The stadium first opened in 1965 as the "Harris County Domed Stadium" to host Major League Baseball's Houston Astros. The franchise's sale to former Houston Mayor Roy Hofheinz was predicated on construction of the innovative building, on the premise that Houston's scorching temperatures and oppressive humidity made major league play in an open-air stadium unattractive.
Designed by Hermon Lloyd & W.B Morgan, and Wilson, Morris, Crain and Anderson, the Reliant Astrodome is 18 stories high and sprawls 9.5 acres. The structure was the forerunner of other domed stadiums such as the Pontiac Silverdome in Detroit and the Mercedes-Benz Superdome in New Orleans, which notoriously housed thousands of people fleeing Hurricane Katrina.
The Astrodome spurred the popularization of AstroTurf -- a synthetic turf originally called Chemgrass -- even in open-air stadiums. The sport surface was installed in the venue because the dome's cover inhibited the growth of natural grass.
Billie Jean King and Muhammad Ali both won in the Astrodome, as did the University of Houston Cougars in what's been called NCAA basketball's "Game of the Century." Since being retired as a sports stadium in the early 2000s, after its home teams migrated to other sports venues, the Astrodome has faced an identity crisis, languishing without a clear purpose. One proposal called for converting the structure into an amusement park (as Germany did with a nuclear plant).
But no firm plans to breath new life into the historic structure have materialized, and in the meantime, the world's first domed stadium has deteriorated to the extent that visitors must sign waivers to enter it. The Houston Press recently took a tour through the abandoned, deteriorating Astrodome, shooting the photos in the above gallery that capture the building's now ghostly atmosphere.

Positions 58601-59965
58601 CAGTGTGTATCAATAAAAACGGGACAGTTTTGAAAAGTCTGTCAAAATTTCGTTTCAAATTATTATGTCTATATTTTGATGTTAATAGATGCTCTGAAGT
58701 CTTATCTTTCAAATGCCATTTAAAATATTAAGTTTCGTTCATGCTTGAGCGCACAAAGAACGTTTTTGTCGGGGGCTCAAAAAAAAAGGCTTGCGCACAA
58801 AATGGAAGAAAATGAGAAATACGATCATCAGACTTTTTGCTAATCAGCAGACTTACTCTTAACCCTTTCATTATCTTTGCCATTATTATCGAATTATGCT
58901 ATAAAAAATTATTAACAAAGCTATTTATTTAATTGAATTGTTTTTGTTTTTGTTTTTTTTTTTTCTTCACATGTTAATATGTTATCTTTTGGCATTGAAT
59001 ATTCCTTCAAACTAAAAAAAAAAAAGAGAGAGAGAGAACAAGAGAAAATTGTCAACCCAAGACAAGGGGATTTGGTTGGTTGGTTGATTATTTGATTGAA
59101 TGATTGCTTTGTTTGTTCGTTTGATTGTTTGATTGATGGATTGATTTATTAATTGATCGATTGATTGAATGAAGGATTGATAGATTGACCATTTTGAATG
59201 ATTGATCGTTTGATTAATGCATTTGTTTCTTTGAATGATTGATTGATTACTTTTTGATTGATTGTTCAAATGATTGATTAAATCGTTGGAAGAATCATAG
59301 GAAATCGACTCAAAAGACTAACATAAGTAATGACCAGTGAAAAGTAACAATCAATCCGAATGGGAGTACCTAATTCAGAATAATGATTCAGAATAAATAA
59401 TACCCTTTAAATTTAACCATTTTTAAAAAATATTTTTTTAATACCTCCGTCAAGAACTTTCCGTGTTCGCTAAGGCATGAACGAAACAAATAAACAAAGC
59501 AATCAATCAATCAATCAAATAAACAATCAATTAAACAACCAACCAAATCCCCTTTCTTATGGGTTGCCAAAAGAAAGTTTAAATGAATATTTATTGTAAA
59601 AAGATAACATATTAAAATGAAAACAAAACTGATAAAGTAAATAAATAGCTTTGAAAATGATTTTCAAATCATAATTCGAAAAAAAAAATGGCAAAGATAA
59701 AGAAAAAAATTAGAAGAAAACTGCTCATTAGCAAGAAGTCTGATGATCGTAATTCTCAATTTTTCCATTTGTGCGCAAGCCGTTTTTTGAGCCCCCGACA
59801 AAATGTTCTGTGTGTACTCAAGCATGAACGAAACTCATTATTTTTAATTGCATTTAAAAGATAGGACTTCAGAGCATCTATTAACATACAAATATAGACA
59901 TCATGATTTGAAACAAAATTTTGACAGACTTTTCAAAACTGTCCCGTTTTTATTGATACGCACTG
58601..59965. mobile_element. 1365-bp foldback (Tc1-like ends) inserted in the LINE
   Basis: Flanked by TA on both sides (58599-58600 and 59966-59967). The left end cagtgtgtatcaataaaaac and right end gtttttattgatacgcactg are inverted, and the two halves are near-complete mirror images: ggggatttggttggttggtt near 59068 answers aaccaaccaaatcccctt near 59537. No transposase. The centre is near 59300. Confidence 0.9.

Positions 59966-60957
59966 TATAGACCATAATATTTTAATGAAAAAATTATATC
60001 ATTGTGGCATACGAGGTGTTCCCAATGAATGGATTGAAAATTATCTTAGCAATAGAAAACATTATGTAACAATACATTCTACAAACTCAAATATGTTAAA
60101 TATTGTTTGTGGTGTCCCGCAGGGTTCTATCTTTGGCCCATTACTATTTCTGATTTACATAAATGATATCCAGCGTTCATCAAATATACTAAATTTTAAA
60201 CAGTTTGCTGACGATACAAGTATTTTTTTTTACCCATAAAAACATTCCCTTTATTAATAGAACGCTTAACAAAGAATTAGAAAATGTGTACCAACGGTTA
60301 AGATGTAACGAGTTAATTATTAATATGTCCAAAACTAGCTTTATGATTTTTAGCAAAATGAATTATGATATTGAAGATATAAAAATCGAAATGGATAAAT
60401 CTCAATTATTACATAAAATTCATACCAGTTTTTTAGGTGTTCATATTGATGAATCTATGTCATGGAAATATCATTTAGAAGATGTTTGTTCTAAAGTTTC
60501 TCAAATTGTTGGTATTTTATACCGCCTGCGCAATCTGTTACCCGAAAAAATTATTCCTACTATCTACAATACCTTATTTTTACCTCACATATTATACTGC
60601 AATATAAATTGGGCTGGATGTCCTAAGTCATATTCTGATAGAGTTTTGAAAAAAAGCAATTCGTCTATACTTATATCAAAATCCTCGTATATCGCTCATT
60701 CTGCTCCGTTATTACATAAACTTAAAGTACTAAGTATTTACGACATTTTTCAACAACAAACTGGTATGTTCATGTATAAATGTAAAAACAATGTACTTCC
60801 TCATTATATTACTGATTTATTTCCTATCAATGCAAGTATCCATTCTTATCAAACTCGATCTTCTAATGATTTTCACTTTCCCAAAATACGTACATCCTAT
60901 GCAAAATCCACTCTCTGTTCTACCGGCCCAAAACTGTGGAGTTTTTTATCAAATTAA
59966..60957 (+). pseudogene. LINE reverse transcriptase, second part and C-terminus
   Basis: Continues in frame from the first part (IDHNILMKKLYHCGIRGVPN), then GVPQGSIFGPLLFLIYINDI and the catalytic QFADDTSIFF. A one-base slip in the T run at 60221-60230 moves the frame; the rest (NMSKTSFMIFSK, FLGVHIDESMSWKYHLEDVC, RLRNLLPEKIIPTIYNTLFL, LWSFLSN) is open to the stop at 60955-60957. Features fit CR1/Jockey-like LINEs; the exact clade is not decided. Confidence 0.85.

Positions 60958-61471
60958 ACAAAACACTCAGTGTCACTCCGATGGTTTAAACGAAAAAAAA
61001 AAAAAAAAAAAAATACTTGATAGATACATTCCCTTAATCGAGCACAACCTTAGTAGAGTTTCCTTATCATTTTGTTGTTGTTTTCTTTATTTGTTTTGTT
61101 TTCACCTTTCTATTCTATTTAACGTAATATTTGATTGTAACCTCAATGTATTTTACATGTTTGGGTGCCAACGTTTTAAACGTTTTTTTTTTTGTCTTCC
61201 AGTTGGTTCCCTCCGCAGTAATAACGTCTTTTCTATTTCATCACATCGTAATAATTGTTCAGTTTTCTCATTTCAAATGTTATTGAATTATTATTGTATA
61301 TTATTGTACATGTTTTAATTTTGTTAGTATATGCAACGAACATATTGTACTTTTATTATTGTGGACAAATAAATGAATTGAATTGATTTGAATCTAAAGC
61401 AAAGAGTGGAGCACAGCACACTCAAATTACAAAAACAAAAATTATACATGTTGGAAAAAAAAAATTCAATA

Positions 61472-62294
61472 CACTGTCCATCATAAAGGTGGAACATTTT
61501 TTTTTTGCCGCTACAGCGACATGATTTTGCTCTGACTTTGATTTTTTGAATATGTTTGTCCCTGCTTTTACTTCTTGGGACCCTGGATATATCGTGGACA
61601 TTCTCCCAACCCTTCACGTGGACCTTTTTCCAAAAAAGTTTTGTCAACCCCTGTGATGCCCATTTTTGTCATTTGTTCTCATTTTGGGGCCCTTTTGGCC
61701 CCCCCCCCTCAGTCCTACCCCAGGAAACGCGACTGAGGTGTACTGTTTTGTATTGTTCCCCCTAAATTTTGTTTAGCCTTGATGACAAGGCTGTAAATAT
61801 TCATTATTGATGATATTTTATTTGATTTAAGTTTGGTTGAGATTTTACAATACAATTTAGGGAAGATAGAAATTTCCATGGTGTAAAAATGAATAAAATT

For all the house porn addicts, mind-blowing price tags, tens of thousands of square feet and double staircases are enough to satisfy their cravings for residential eye candy. At some point, however, those staples of grandeur might lose their luster. And if that sad day does arrive, they'll be left wondering what went wrong.
But house oglers shouldn't despair: As it turns out, there's a whole other world of rich, eye-pleasing properties that can rekindle the magic: conversions. And we're not just referring to your regular old office-to-co-op conversions -- we're talking much bigger stuff -- missile silos, nuclear plants, churches, to name a few.
Click through our gallery to see some of the most offbeat, quirky conversions around.
This conversion may not be a home, but we're making an exception because, come on -- how can you give the short shrift to an amusement park that's been constructed out of a nuclear plant? Giving a 1 million pound reactor quite the makeover, Wunderland theme park is in Kalkar, Germany, and features hotel rooms, bars, amusement park rides and restaurants.
Touted as the world's most sophisticated nuclear plant, construction on the reactor began in 1972. But Chernobyl was a huge buzz, and prompted public outcry noisy enough to halt its construction. It sat dormant until a Dutch businessman snatched it up and transformed it into an entertainment complex that sees 600,000 visitors a year.
Built in 1892, this home was the "Ships of the Sea Museum" until it underwent a full-blown makeover that transformed it into a luxury home. The home offers stunning views through floor-to-ceiling glass windows.
The home has an elevator that lifts you up through three stories brimming with "custom finishes and fine craftsmanship," according to the listing. You can also use the home's winding glass staircase if you want a little exercise.
How about that! Apparently, a residence in Soest, Utrecht, Netherlands rests inside the sturdy shell of a what used to be a water tower. By the looks of a blueprint of the tower we found on TreeHugger.com, the structure has 7 floors.
Location: Carmel Valley, Calif.
Price: $2.95 million
Sq. Ft.: 21,718
With Armageddon just around the corner (according to the Mayans), house hunters may want to start thinking about how to ride out all that impending fire and brimstone. This converted 10-story satellite dish built to withstand a five-megaton nuclear hit is one option.